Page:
Band Director W J Julian
W J Julian became director of the Pride of the Southland Band in 1961 and designed the uniform that band members still wear. Under his tenure, the band became nationally known for performing the circle drill, forming the T for the football team to run through in Neyland Stadium, playing “Rocky Top,” and playing in the parades for presidential inaugurations—all traditions that continue today.
Vol Navy Began
In 1962, former radio broadcaster George Mooney found a quicker and more exciting way to get to Neyland Stadium than fighting the notorious Knoxville traffic. Mooney navigated his little runabout down the Tennessee River to the stadium and began the tradition that would later become the Vol Navy. Orange and white boats and yachts bearing Vol fans fill the docks on home football weekends, within sight of Neyland Stadium, one of only a few college stadiums in the country that fans can travel to by boat.
1962 – 1977
Men’s Head Basketball Coach Ray Mears and Big Orange Country
Ray Mears was head coach of the men’s basketball team from 1962 to 1977, tallying a 278-112 winning record that put him in the top 20 of the Tennessee, SEC, and NCAA coaching record books. The Vols won three SEC championships under Mears, winning outright in 1967 and 1977 and sharing the title in 1972. Mears is known for originating the tradition of running through the T during the 1962 season when players ran onto the court before each home game. He also coined the term Big Orange Country to represent Tennessee basketball fans. That name later influenced UT’s branding campaign launched in 2012 and the Volunteer family tradition of wearing orange each Friday, known as Big Orange Fridays, which began in 2013.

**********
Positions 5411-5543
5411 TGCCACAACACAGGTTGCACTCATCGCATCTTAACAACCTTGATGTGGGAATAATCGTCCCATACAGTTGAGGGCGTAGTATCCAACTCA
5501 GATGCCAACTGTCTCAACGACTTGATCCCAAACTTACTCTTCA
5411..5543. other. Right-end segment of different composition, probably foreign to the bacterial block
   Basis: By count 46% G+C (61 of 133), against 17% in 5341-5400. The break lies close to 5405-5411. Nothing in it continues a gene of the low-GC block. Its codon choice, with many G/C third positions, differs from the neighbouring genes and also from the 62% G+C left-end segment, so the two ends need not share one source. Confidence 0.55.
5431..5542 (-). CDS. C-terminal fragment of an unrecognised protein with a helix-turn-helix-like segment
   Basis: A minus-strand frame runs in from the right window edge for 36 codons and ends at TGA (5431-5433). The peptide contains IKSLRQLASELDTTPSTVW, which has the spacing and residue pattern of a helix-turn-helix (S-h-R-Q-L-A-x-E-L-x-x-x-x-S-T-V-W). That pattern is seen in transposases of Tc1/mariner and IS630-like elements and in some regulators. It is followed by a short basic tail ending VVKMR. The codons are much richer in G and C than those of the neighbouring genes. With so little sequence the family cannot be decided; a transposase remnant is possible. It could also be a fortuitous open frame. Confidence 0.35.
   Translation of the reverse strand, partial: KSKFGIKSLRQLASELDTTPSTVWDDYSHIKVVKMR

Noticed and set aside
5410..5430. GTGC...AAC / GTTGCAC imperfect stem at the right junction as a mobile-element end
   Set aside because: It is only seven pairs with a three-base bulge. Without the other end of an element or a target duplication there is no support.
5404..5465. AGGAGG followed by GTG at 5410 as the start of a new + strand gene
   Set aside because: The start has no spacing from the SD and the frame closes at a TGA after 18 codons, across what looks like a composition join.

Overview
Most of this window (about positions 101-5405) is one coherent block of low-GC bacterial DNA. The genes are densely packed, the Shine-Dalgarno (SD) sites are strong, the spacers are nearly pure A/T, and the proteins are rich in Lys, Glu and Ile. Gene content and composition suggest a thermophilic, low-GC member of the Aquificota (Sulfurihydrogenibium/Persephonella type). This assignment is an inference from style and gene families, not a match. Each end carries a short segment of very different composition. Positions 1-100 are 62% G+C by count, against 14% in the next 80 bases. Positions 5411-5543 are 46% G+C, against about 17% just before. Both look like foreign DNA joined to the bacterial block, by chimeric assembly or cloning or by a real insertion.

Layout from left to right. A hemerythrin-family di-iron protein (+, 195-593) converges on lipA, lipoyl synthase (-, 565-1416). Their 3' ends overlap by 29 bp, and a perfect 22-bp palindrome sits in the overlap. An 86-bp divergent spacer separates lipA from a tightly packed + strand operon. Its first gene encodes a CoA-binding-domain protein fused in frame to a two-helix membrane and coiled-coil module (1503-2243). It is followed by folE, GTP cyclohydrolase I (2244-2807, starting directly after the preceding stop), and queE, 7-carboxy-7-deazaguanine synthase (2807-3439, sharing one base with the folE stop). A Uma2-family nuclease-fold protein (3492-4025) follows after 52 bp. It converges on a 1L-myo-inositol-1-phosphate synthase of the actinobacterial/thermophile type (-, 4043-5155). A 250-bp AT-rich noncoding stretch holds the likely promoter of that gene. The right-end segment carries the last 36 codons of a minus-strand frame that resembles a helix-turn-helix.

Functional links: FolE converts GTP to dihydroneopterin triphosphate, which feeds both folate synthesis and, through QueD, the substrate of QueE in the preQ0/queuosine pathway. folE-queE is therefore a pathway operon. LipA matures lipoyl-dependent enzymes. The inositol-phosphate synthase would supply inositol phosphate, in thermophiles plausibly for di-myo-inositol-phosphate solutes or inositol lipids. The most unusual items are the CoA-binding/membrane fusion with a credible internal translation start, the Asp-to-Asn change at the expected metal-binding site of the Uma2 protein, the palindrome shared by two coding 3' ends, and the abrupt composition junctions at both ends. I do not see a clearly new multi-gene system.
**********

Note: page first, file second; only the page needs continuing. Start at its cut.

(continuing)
1964 – 1977
Smokey III in Service
Smokey III presided over the football team’s national championship in 1967 among a total of 10 bowl games. The Vols defeated coach Paul “Bear” Bryant’s unranked Alabama team 10-9 on October 19, 1968, after the Alabama quarterback took a kick at Smokey III, saying the UT cheerleaders were letting him come close and bark. A descendant of Smokey I, Smokey III served from 1964 to 1977 under three head coaches Doug Dickey, Bill Battle, and Johnny Majors.
Checkerboard End Zones Began
In 1964, head football coach Doug Dickey introduced an orange-and-white checkerboard end zone design on Shields-Watkins Field. Many football programs, Tennessee included, had used checkerboard patterns to decorate end zones dating to at least the 1930s, but the addition of the orange color was a new and unique tradition for Tennessee.
President Lyndon Johnson Stopped Here
President Lyndon Baines Johnson made an unscheduled stop at UT on May 7, 1964, as he traveled through Knoxville during a Southern tour focused on poverty in Appalachia. When he saw several thousand students and faculty lining Cumberland Avenue, Johnson stopped his motorcade near the Carolyn P. Brown Memorial University Center. After UT President Andy Holt welcomed him to campus, Johnson stood on the trunk of his convertible and asked people to aid him in his campaign against poverty. He specifically asked fraternities and sororities to help establish scholarships for deserving students.
University of Tennessee Space Institute Established